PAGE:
Epidemiology of MROs in surgical prophylaxis: an analysis of organism, surgical procedures and requirements for alternative surgical antibiotic prophylaxis

Dr Stella  Son1, Ms Jan Roberts2, Dr Kathryn Daveson2

1Australian National University Medical School, Garran, Australia, 2The Canberra Hospital, Garran, Australia

Introduction: The number of patients undergoing surgical procedures with multi-resistant organisms (MRO) is increasing.  Guidelines on surgical antibiotic prophylaxis (SAP) deal poorly with alternative choices for MROs other than MRSA.  The epidemiology of MROs in surgery is not well described.

Methods: A 2-year retrospective clinical audit at a principal referral hospital was performed reviewing the epidemiology of patients undergoing surgical procedures with MRO alerts.  The need for alternative SAP was assessed against guidelines or where no guidelines were available, expert opinion.

Results: 177 patients over 2 years were identified with 304 surgical procedures. 49% (N=149) had known MRO alerts prior to the procedure. Orthopaedics (25%), general surgery (25%) and vascular surgery (17%) were the highest surgical groups with MRO alerts. MRSA was the most common alert (68%, 102/149), followed by VRE (23%, 34/149). The proportion assessed as requiring alternative prophylaxis due to the MRO alert was 72% (106/149) with only 14% (14/106) receiving it. The majority of alternative SAP recommendations were for MRSA (91%, 93/106), followed by multi-resistant Enterobacteriaceae (4%, 4/106).  A recommendation for a change in prophylaxis for VRE colonisation was uncommon.

Conclusion: The need for alternative SSP choices in patients with a known MRO may be high and is currently not being administered routinely. The burden of this requirement will likely increase in coming years with increasing rates of societal antimicrobial resistance.  How we deal with this issue as a multidisciplinary team, particularly where there are no guidelines available, needs addressing. An overview of this is suggested.


Kathryn Daveson is employed by both ACT and Queensland Health as a Staff Specialist in Infectious Diseases.  She is currently the acting Director of the Queensland Statewide AMS Program and runs the AMS program at Canberra Hospital & Health Services.

Point Prevalence Surveys of Healthcare-Associated Infection (HAI) in Southwest Finland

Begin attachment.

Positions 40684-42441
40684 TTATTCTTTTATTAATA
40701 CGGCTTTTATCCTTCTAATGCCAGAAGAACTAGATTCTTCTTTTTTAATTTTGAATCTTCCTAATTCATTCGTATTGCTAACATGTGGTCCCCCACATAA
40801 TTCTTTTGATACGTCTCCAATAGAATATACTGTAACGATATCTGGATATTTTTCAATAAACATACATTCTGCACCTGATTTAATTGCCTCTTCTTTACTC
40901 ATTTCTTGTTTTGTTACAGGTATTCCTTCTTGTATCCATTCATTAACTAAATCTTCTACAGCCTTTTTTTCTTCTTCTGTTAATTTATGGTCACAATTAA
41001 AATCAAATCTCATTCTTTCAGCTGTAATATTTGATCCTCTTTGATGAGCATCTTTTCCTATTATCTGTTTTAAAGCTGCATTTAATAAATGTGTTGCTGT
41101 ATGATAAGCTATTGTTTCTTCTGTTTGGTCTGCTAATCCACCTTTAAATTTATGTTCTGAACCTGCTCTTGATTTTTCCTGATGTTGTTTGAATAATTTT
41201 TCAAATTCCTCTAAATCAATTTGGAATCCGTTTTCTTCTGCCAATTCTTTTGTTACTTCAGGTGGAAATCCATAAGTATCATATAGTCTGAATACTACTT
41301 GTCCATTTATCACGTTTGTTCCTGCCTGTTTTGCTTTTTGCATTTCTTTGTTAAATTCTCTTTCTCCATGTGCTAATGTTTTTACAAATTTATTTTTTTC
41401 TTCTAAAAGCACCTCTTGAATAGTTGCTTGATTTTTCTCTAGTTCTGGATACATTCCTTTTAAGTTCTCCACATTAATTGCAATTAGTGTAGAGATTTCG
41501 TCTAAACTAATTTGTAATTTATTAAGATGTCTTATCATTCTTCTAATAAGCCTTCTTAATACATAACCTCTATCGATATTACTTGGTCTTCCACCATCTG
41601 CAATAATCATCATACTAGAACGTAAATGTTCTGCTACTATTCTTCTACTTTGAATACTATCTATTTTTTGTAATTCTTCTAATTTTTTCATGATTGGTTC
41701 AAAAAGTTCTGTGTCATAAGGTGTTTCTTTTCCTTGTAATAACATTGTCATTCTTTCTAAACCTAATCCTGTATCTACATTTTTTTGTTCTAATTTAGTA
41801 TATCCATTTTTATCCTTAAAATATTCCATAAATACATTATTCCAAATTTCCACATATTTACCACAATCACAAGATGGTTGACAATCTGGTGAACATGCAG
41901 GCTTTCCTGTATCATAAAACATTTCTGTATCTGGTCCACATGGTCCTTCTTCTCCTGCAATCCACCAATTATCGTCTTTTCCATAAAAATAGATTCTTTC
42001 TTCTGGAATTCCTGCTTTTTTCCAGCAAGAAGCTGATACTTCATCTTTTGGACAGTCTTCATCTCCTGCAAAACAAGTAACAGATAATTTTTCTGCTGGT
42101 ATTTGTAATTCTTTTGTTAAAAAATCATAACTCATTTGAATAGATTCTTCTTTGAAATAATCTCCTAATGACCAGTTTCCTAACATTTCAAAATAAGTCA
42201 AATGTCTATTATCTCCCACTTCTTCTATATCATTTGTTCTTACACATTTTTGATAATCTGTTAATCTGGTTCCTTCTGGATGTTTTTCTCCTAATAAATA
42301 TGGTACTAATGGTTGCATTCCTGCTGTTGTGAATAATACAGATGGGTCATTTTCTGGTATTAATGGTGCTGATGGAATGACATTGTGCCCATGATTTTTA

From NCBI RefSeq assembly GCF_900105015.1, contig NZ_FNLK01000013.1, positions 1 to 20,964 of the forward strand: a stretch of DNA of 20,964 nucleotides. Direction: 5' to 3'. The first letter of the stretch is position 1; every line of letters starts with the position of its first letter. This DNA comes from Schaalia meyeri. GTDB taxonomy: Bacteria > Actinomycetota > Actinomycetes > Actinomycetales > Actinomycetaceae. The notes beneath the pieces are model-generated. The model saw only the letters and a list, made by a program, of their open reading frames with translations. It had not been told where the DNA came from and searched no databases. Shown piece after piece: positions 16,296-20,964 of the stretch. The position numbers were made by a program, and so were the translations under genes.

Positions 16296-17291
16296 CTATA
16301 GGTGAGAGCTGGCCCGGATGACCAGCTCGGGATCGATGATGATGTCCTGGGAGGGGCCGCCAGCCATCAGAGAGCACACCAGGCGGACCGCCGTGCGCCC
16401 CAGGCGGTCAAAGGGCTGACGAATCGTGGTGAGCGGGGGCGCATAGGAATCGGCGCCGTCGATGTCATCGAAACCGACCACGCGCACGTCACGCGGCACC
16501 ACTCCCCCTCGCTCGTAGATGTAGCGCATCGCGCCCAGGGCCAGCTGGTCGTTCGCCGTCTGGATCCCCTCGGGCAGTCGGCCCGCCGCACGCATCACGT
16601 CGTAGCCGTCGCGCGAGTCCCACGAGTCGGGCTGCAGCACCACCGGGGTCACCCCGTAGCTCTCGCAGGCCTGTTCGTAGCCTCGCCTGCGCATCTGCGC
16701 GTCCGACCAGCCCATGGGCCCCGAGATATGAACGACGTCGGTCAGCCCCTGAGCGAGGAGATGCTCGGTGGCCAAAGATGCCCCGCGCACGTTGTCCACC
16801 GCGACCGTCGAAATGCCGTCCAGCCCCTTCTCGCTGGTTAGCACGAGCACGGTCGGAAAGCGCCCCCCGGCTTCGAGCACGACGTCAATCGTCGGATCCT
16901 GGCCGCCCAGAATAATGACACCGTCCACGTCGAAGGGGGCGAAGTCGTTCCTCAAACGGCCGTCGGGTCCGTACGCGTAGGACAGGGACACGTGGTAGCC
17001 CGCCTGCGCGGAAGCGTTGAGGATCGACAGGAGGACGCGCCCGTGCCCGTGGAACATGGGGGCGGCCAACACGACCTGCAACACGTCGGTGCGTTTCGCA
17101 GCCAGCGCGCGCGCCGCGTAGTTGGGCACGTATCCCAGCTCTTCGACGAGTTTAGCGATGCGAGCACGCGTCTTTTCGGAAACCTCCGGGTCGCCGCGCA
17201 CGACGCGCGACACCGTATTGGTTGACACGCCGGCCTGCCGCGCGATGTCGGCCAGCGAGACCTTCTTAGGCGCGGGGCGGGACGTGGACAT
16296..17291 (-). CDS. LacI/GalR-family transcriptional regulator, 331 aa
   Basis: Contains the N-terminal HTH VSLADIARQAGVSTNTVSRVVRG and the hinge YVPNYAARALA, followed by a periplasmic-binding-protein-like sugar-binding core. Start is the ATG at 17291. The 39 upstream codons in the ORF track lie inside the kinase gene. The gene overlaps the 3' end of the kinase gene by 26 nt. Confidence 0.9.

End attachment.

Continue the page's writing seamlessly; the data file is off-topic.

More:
Mrs Tiina Kurvinen1, Mrs Kirsi Terho1, Dr Esa Rintala1, Dr Harri Marttila1

1Turku University Hospital, Turku, Finland

Hospital-acquired infections (HAIs) are critical and mostly preventable complications that occur in hospitalized patients. Incidence and prevalence surveillance provides tools to prevent and manage the burden of HAIs. Annual point prevalence surveys (PPS) have been performed in the Turku University Hospital from 2007 to 2017 and incidence since 1982.

PPS was performed in a Finnish tertiary care hospital with 747 beds. The objectives were to assess the magnitude and characteristics of HAIs. A PPS was conducted in each March from 2007 to 2017 to estimate HAI prevalence and associated risk factors.
HAI was found in 936 of 7670 patients (12.2 %). 91% of HAIs started during the current hospital stay. The most frequent HAIs were pneumonia (PPS 26% versus incidence 22%), surgical site infections (PPS 21% versus incidence 21%) and bloodstream infections (PPS 20% versus incidence 20%). The prevalence of HAI was most frequent in the intensivecareunits. On the day of the PPS, 19% of study patients had urinary catheter,11% centralvenous catheter, and 2% received mechanicalventilation as a risk factor for HAI.

The PPS showed that the long-term distribution of HAIs were strikingly similar in PPSs and in incidence surveys, indicating that incidence survey is as reliable method for HAI surveillance as PPS. These two methods are complementary to each other and increase the capturing of all HAIs. More primary prevention efforts are necessary to address HAIs associated to prevent surgical site infections and with the use of invasive devices.


Kirsi Terho is a RN, specialized in the nursing in internal diseases and infection prevention. Since 2001 Kirsi has  worked as an ICN in Turku University Hospital. Kirsi Terho made Master degree and she is a post-graduate student in nursing science in the University of Turku. The subject of her thesis is infection prevention. Kirsi Terho has made poster presentations, attended conferences, written articles in Finnish infection prevention textbooks and professional magazines. Kirsi Terho is a one of the founders of the Infection Control Nurses Association in Finland.